NSW Aboriginal Woman of the Year Award
The winner of this award category was selected by the NSW Minister for Aboriginal Affairs.
Kirli Saunders (Winner)
Kirli is a proud Gunai woman, born on Gundungurra Country with ties to the Yuin, Biripi and Gadigal people. An award winning international children’s author, poet, emerging playwright and artist, she founded and manages Poetry in First Languages at Red Room Poetry.
Kirli is a passionate advocate for the celebration, sharing and preservation of First Nations language, culture and country through the arts. Her Poetry in First Languages project, delivered with Red Room Poetry connects schools with Elders, language custodians and poets, who support both Aboriginal and non-Aboriginal kids to create poetry in First Nations languages.
Kirli was the inaugural winner of the WA 2019 Premiers Literary - Daisy Utemmorah Award and the winner of the University of Canberra ATSI Poetry Prize 2019. Her books include Prime Ministers Literary Award Shortlisted, CBCA nominated and internationally published, The Incredible Freedom Machines (Scholastic) and Kindred (Magabala Books).
Kirli’s work seeks to heal intergenerational trauma and promote pride in First Nations communities.
Professor Ngiare Brown
Ngiare is a Yuin nation woman from the south coast of NSW. She graduated from medicine in 1992 as the first identified Aboriginal doctor from NSW, and has worked in Aboriginal and Torres Strait Islander health, research, policy, politics and advocacy at a national and international level.
Ngiare is a founding member of The Pacific Region Indigenous Doctors' Congress, and sits on the Prime Minister's Indigenous Advisory Council. She is passionate about the physical, cultural and social wellbeing of children and adolescents. She has established a not-for-profit, Ngaoara, focused on child wellbeing, delivering clinical outreach services to Aboriginal children affected by trauma.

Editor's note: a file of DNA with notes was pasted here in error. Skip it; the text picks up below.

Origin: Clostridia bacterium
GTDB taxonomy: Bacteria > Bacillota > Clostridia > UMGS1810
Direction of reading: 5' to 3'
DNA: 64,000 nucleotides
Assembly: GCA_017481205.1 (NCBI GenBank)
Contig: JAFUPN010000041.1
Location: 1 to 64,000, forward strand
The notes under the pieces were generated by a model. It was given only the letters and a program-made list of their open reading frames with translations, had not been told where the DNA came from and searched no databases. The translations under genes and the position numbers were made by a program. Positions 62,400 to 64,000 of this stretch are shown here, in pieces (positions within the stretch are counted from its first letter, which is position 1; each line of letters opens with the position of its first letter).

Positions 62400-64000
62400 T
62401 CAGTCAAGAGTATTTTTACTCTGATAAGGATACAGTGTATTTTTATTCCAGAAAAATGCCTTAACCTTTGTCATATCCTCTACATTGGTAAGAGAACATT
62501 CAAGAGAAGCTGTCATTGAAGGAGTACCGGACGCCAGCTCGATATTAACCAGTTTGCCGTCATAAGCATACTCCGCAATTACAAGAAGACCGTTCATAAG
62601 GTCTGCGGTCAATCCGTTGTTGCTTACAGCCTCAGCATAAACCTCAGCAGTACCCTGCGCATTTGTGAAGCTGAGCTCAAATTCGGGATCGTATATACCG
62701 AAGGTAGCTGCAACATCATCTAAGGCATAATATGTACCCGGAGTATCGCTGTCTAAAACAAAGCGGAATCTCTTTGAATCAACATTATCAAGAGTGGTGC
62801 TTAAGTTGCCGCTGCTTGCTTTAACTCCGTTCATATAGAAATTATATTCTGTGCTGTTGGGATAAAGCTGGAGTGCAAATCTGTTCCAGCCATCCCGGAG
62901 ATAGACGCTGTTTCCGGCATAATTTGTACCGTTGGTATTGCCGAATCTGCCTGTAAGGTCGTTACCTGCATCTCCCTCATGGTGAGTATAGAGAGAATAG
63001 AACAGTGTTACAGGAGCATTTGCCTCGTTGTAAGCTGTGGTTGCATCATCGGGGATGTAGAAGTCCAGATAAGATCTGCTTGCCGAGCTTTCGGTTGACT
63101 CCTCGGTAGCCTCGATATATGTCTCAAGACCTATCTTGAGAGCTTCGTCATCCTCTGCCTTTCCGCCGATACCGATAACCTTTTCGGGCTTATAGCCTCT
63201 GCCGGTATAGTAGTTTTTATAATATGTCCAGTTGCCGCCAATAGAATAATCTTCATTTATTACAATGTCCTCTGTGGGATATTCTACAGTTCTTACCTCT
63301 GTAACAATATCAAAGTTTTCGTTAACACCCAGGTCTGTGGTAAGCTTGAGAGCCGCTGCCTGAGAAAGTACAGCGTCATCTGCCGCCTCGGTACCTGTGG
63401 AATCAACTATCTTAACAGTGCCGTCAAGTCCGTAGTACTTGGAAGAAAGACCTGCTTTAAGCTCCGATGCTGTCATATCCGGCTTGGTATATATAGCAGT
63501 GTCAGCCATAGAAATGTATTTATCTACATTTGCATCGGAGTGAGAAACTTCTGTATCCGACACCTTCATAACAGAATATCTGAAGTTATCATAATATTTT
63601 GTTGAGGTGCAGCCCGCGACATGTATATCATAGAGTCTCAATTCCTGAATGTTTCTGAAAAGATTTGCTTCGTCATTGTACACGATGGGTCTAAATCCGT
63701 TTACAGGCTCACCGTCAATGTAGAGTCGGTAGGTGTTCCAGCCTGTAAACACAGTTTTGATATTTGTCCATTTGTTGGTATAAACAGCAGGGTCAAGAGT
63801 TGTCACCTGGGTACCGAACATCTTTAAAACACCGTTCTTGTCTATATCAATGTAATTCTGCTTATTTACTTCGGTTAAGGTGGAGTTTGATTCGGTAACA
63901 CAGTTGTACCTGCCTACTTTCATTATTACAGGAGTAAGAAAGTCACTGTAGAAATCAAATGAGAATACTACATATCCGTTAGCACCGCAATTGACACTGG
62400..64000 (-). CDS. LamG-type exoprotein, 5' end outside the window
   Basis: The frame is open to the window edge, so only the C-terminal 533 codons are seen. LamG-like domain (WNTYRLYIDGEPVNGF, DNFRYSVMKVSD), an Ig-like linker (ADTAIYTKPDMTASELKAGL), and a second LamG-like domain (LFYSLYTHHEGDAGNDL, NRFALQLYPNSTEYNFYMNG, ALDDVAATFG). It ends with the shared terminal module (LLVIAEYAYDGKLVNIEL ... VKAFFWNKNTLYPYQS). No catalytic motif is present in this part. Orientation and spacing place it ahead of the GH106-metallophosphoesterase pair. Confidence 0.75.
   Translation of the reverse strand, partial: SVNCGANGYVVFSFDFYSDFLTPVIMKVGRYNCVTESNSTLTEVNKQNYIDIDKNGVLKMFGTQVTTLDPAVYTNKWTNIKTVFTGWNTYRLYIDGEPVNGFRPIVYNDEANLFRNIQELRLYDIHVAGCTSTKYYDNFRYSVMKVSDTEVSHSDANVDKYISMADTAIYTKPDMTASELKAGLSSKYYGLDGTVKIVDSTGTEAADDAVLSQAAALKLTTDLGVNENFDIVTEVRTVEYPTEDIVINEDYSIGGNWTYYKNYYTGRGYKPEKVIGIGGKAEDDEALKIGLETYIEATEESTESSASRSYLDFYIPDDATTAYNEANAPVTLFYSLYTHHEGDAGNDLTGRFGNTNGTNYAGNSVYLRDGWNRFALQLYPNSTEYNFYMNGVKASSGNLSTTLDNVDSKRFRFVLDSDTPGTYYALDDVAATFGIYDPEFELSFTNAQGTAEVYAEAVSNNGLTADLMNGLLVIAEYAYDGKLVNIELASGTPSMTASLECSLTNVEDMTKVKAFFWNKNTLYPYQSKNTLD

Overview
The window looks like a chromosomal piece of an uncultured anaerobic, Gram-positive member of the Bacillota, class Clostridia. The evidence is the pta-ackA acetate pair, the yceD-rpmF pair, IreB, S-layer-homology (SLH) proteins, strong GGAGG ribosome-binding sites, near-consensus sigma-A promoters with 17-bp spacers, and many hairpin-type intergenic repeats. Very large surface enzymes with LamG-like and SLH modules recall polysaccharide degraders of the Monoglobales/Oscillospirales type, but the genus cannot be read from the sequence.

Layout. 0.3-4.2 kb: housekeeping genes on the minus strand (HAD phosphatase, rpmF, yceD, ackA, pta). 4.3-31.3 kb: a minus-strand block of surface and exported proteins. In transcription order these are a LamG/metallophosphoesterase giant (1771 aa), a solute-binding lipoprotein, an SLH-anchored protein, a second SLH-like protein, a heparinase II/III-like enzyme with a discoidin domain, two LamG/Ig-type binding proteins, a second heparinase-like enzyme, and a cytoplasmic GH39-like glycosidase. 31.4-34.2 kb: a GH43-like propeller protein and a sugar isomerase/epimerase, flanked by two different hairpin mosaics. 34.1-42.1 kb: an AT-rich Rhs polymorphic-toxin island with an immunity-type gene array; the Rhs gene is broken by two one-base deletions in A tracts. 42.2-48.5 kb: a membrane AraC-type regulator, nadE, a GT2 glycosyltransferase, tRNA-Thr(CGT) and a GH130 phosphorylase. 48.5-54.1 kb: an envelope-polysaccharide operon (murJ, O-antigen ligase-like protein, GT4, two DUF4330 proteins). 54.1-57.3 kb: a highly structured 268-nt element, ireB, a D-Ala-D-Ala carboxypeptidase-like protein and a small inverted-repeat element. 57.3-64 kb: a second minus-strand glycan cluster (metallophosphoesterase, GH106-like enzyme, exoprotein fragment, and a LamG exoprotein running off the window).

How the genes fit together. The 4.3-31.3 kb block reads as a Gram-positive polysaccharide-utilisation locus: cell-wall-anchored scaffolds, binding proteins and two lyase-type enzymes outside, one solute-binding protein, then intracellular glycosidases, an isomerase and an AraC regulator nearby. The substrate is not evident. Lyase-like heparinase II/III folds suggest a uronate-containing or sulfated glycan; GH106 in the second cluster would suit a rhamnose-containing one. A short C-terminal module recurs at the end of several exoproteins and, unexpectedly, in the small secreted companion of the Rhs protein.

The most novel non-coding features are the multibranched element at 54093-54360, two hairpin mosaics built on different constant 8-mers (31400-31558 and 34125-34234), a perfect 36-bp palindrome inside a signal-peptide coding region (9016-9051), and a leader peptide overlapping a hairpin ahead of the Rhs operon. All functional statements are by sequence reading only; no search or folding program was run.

Ngiare is a Commissioner with the National Mental Health Commission; a founding member of the Close the Gap initiative; has been a representative to the United Nations Permanent Forum on Indigenous Issues for the past 10 years; and is a clinician with the NRL Medical team for the Koori Knockout and regional sports carnivals, as well as a volunteer surf life saver.
Her efforts have created pathways for other Aboriginal and Torres Strait Islander people to pursue their personal and professional aspirations.
Associate Professor Pauline Clague
Pauline is a filmmaker and a mentor to emerging Indigenous filmmakers.
A Yaegl woman from the NSW north coast, she has worked as a storyteller and producer, documenting Aboriginal stories in film and TV for the past 30 years.
While working at NITV she created the landmark series Our Stories, Our Way, Everyday, which over three years created around 380 short documentaries from around the country, winning her the Stanley Hawes award in 2015 for her contribution to Australian Documentaries.
Pauline is the founder and Artistic Director of Winda Film Festival, which showcases Indigenous films produced by Indigenous filmmakers, including from regional and remote communities.
As the manager of the Cultural Resilience Hub, Jumbunna UTS, Pauline produces community multi-media installations, her most recent work, which was developed in collaboration with several Aboriginal communities, dealt with the deaths of Aboriginal women in custody.